After a lot of back and forth, I decided to upgrade from my two-year-old Fitbit Charge 3 to a Fitbit Versa 3. Here are some initial thoughts.
First, if you haven’t seen it already and enjoy a little schadenfreude, you can enjoy the write-up about my tortured decision-making process: I had previously preordered Fitbit Sense and Apple Watch Series 6 smartwatches, twice each, before canceling each order, twice each, and then settling on the Versa 3. Well, maybe settle isn’t the right word. I feel like this particular smartwatch is a better, ahem, fit for my needs.
We’ll see. But here’s the quick rundown for those not familiar with Fitbit’s smartwatch lineup. Today, the firm sells two different smartwatches, the Versa 3, which is obviously the latest version of the Versa family, and the Sense, which is new and has some additional sensors but is physically identical to Versa 3. This means that Fitbit and third parties can provide bands that work with both, but because they attach differently (and better) than before, bands that are compatible with Sense/Versa 3 are not compatible with Versa 1/2 and vice-versa.
What are those additional sensors that I’m missing out on by choosing the cheaper Versa 3? According to Fitbit, there are two: The Sense includes an EDA sensor and a skin temperature sensor. The EDA sensor is used to help measure stress, and to use it, you have to place the palm of your hand over the device’s display for several seconds. And the skin temperature sensor is used to detect changes that could be a sign of a fever, illness, or, for women, the start of a new menstrual phase. I understand the value of these sensors, but given how I’ve been using various Fitbits and other trackers for years, they’re not necessary for me: I just want to track activity and sleep. So I saved $100 by choosing Versa 3 over Sense.
Compared to the Versa 2, the Versa 3 includes a built-in speaker and microphone for phone calls and Alexa and Google Assistant compatibility, neither of which I’ll never use, a much smaller and magnetic charger (which is a huge improvement) with quick charging support, a larger, rounded display, and a new button-less design that utilizes a capacitive area similar to that on my Charge 3 instead. But the biggest change, perhaps is its operating system: The Versa 3 and Sense utilize Fitbit OS 5.0, which will allegedly never be backported to Versa 2 or any other previous devices.
I’ll need to wait and see what that all means in day-to-day usage, but my initial impression of the Versa 3 is overwhelming positive. First, I can actually see the display, meaning not just the time on the default watch face, but also my steps, heart rate, and calories burned data. That was difficult to impossible on the dim Charge 3 display.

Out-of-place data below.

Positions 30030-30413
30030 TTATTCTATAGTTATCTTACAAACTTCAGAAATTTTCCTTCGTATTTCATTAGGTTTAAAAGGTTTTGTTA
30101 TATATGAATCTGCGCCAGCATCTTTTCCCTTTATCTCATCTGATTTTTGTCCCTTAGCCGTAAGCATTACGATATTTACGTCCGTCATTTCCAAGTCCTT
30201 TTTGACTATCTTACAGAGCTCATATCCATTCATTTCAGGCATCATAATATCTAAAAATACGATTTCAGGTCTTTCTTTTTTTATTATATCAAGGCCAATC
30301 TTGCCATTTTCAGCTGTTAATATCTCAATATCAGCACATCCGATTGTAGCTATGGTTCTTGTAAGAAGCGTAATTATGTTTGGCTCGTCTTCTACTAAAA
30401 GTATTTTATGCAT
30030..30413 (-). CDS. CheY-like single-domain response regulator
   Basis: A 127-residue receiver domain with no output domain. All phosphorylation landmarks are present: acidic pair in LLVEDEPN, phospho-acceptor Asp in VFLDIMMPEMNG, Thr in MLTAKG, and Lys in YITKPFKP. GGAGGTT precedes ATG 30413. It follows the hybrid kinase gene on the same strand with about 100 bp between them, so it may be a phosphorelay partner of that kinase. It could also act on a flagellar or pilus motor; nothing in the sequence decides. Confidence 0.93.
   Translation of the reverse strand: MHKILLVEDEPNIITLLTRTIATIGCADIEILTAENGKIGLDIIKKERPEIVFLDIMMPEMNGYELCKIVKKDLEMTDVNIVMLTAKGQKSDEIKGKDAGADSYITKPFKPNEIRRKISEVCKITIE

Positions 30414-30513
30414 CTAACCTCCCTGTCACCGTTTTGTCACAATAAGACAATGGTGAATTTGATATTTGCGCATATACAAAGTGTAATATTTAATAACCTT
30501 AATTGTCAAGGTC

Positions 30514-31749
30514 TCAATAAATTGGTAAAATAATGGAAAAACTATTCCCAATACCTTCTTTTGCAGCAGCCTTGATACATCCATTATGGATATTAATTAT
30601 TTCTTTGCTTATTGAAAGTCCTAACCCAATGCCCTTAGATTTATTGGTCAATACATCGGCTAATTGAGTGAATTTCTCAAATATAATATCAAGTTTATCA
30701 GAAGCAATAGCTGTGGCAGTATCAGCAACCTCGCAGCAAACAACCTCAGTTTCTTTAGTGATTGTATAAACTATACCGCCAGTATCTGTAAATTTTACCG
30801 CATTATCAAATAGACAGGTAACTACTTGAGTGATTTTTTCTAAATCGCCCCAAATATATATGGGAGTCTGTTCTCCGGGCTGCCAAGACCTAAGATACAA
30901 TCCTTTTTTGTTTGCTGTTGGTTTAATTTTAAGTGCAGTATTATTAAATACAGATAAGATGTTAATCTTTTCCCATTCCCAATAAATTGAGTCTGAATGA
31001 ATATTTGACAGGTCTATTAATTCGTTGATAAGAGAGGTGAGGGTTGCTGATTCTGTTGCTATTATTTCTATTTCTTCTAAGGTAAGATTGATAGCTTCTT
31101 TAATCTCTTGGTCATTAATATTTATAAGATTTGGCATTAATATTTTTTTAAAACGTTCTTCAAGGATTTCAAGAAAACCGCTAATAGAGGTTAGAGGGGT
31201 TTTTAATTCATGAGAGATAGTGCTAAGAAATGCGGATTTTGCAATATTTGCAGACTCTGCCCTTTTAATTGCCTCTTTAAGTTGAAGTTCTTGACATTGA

I’m also impressed and surprised that the bundled large band fits my wrist with no issues at all. In fact, there’s room to spare. This means I won’t have to scrounge around online looking for dubious third-party bands that are longer, as I’ve had to do in the past.
The onboarding process was simple but took a long time: Fitbit recommends charging the Versa 3 during this process, so I did so, and it detected the Versa 3 without any prompting and asked me if I was switching to it, which is smart.
But it needed me to hover over the Fitbit app on the phone as it stepped through an incredible number of steps in the setup wizard, during which it tried to upsell me on an extended warranty and needed a software update, because of course it did.
The Versa 3 includes some features I don’t care about, like Alexa integration (with Google Assistant coming soon), so I skipped that, but the wizard did at least do a decent job of describing all of the gestures (you can swiped in all four directions to do different things) and button press functionality (there are different single- and double-press actions) you can perform.
It also added an Active Zone Minutes feature to my Fitbit app that was absent with my tracker; this maps to the same 150 minutes of weekly activity minimum that the Amazon Halo band recommends, and is based on American Heart Association minimums that my wife tells me doctors have told her are woefully inadequate and aimed at sedentary Americans. (I walk each day and workout 6 days per week and hit 441 active minutes the week before last, for example.)
I’ve not customized anything yet, but I’ll do so before my next workout; the Versa 3 arrived after my trip to the gym this morning, so I didn’t get any active minutes credit for today. I’m interested in looking at the available watch faces and customizing it so that the activities I do most often—weights and elliptical trainer—are up front and center.
But I’m already happy with how it looks and, as important, how it feels: I was worried that the larger Versa 3 would be uncomfortable or awkward on my wrist, but it’s surprisingly light and it hasn’t really gotten in the way, even while typing this review. I love that I can see the display. Seriously, this was killing me with the Charge 3.
More soon. This is a device I’ll use every day, and I should know very quickly whether it will work for me. So far, I see no reason to believe it won’t.